The Mighty Moon : How a big rock can affect you ?

Spoiler : it can’t.

BBC, The Guardian, The Telegraph… How medias can spread bullshit science :

Moon is related to a lot of potential effects on : fertility, birth rate, blood loss, mental illness, epilepsy, law and order, trafic fatalities, politics, stock market, sleep quality, plants… (1)

All those potential effects have never been proved as existing. Some of them didn’t even have any correlation with the moon at all.

But why do people still believe in something false ?
The answer could be as simple as : they just believe.

In Science, we’re putting a lot of effort to not believe but to prove, which is something that requires time and effort. Obviously, it’s easier to just listen to someone that could potentially know what you want to know and that will provide you information after an effort of research and verification.

Basically, the best information source is supposed to be a media, such as BBC, The Guardian, The Telegraph and many others who are journalists.

A journalist has a big responsibility : to provide information.

But here we have a problem, medias such as those we cited before are read by a lot of people who will accept any article as a certified truth. Even more when it’s supposed to be “scientific”… They’re journalists after all, they know what they’re talking about… No ?

Well… No.

Here is what we can find on BBC :

In 1998, a three-month psychological study of 1,200 inmates at Armley jail in Leeds discovered a rise in violent incidents during the days either side of a full moon.

BBC, Tuesday, 5 June 2007. (2)

Here is what we can find on The Telegraph :

A three-month psychological study of 1,200 inmates at Armley jail in Leeds in 1998 showed a rise in violent incidents in the days either side of a full moon.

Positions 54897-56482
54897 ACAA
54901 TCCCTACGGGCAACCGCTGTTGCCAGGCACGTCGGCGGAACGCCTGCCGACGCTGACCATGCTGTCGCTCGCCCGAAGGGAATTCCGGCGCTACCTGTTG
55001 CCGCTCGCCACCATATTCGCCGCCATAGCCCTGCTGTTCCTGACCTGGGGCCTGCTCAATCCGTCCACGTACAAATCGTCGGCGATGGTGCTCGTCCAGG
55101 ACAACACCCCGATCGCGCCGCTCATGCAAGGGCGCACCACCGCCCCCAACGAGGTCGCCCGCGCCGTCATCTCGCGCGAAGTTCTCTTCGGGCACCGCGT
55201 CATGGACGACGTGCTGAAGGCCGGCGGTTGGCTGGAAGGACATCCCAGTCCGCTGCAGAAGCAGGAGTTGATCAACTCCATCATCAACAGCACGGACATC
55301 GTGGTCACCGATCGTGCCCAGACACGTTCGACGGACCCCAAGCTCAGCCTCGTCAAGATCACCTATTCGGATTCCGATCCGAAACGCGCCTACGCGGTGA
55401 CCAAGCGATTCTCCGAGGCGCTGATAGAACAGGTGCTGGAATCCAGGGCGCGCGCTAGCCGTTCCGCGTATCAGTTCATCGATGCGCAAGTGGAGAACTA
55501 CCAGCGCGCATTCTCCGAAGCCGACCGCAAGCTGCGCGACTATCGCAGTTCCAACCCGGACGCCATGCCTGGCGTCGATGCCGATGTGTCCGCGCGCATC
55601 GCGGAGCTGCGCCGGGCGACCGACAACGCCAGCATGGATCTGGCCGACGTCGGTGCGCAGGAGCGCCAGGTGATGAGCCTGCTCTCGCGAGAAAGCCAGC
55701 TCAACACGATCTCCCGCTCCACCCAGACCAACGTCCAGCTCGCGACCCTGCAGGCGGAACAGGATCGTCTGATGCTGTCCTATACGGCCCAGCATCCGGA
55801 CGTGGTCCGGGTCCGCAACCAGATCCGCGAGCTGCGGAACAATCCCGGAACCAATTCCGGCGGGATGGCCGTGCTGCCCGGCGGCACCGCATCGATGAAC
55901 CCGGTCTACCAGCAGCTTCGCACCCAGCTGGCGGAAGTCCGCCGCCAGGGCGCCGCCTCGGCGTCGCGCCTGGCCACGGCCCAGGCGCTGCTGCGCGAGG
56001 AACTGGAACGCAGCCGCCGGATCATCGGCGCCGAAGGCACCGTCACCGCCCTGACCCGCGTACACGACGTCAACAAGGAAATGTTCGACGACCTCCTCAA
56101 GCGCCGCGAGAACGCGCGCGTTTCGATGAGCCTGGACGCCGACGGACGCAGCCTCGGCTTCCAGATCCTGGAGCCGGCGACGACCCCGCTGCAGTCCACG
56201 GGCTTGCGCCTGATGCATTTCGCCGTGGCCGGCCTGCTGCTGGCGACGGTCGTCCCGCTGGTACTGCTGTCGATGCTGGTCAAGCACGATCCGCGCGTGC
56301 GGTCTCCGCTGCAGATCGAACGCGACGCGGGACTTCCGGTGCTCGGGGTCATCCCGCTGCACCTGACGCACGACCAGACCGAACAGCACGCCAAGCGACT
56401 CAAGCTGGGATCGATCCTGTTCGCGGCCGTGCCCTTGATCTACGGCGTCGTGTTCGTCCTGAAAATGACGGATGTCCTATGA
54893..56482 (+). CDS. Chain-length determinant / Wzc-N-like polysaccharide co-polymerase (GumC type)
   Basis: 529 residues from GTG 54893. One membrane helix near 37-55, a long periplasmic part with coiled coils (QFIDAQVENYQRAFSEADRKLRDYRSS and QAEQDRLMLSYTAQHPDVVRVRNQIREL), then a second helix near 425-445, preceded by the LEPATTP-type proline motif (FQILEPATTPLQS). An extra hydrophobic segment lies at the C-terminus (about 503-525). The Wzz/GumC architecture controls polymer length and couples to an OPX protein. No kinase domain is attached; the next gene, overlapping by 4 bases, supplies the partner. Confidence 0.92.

The Telegraph, 06 Jun 2007. (3)

And on The Guardian :

In 1998, a three-month psychological study of 1,200 inmates at Armley jail in Leeds discovered a rise in violent incidents during the days on either side of a full moon.

The Guardian, 05 Jun 2007. (4)

All those articles are about a police research and the evidence from a man who THINKS because of his “19 years experience in police” that there is a correlation between Full Moon and rise in violence.
Firstly, we’re talking about a correlation, not a causality.
Secondly, we’re talking about POLICE officers, not researchers.
Thirdly, you can see there’s no effort put in those articles, it’s just a copy-paste.
And fourthly, we have no proof of their potential “correlation”, it’s purely a statement without any kind of material to prove its truthfulness.

The Guardian is the only one to say that there’s no significant proof of violence rise during the full moon… But it is said at the end of their article and after the “scientific proof” quote mentioned above.
The Telegraph and BBC add other “studies”, as if it was proving anything.

Obviously, there’s no web link to any of those studies nor even a name mentioned nor any reference anywhere on those articles.
So let’s see where we can also find this “reference”.

We can find it in “Real Monsters, Gruesome Critters, and Beasts from the Darkside” (5) or “Psychosis in the Family: The Journey of a Transpersonal Psychotherapist and a mother” (6) or “Beware of False Religions & Pagan Traditions Part 2, Partie 2” (7) or “The Werewolf Book: The Encyclopedia of Shape-Shifting Beings” (8) and probably in other documents.

So this reference seems to be everywhere, right ? Then, it must be true, it must exist.
Well… If it does, it’s nowhere on Internet. As it seems that The Guardian was the reference for other journalists and they never mentioned their sources, it looks like a dead end for this information.
How strange…

Obviously, if you’re interested in Moon’s effects but too open to the idea, you’ll find yourselves on those kind of beautiful websites (9) where we will throw at you as much fake science and fake proofs as possible.
Everyone must be careful and search for sources, even more when you’re making yourself an idea and even MORE if you think the statement you read is true.

Never trust “one study shows [something]”. Because it will always be one study against potentially a hundred that will say exactly the opposite. Stay skeptical.

But if you’re curious and still not convinced about how FALSE those effects are, you’re welcome here :

So here we are, conclusion ?

The moon has effect on you : BULLSHIT SCIENCE.

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